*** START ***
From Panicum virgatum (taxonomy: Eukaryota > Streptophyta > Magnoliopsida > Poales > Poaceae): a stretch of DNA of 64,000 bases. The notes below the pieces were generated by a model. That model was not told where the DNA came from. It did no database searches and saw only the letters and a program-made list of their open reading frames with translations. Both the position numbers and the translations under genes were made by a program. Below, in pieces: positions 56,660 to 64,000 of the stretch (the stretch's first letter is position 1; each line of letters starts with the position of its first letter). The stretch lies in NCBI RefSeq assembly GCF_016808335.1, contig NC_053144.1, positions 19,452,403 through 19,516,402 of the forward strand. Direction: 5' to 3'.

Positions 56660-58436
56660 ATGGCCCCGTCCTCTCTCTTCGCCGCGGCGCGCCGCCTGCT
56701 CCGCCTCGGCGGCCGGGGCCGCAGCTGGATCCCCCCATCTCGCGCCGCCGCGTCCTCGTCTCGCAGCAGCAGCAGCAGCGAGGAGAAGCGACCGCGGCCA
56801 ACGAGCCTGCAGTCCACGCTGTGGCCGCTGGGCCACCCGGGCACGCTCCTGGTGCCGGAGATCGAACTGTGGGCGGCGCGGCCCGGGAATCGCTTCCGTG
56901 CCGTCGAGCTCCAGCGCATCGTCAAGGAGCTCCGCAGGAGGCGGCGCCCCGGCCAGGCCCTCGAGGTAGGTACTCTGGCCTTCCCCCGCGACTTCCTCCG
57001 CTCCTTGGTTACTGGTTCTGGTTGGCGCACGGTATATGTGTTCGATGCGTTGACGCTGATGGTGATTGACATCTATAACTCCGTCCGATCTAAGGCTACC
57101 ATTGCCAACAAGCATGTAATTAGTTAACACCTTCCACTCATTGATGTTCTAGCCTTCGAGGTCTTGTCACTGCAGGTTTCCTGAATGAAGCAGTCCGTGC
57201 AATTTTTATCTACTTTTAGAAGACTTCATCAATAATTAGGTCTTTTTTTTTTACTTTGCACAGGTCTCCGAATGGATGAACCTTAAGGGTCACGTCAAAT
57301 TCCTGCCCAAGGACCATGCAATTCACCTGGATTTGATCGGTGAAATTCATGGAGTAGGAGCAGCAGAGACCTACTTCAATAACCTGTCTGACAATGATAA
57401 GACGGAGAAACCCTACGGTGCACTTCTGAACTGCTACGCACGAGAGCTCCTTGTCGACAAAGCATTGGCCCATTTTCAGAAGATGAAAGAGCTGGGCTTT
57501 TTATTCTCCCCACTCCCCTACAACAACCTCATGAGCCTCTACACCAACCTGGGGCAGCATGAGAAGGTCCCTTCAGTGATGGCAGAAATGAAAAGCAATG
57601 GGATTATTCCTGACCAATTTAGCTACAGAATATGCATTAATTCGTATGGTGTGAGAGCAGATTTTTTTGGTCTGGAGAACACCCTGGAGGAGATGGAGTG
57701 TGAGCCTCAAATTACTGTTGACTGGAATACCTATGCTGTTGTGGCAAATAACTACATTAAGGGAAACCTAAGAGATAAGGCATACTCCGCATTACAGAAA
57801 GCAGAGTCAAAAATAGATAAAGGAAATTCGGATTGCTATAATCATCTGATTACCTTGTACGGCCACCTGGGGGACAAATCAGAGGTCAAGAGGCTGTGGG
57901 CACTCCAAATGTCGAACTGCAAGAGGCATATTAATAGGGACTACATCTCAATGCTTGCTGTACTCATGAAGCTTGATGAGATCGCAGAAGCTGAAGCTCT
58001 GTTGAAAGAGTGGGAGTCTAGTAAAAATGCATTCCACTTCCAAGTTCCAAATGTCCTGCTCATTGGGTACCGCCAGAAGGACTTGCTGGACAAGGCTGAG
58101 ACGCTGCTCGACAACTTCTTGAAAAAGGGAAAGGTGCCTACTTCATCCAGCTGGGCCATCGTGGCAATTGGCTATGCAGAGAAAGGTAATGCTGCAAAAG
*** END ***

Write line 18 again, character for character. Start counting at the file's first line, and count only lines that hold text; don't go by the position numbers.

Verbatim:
58101 ACGCTGCTCGACAACTTCTTGAAAAAGGGAAAGGTGCCTACTTCATCCAGCTGGGCCATCGTGGCAATTGGCTATGCAGAGAAAGGTAATGCTGCAAAAG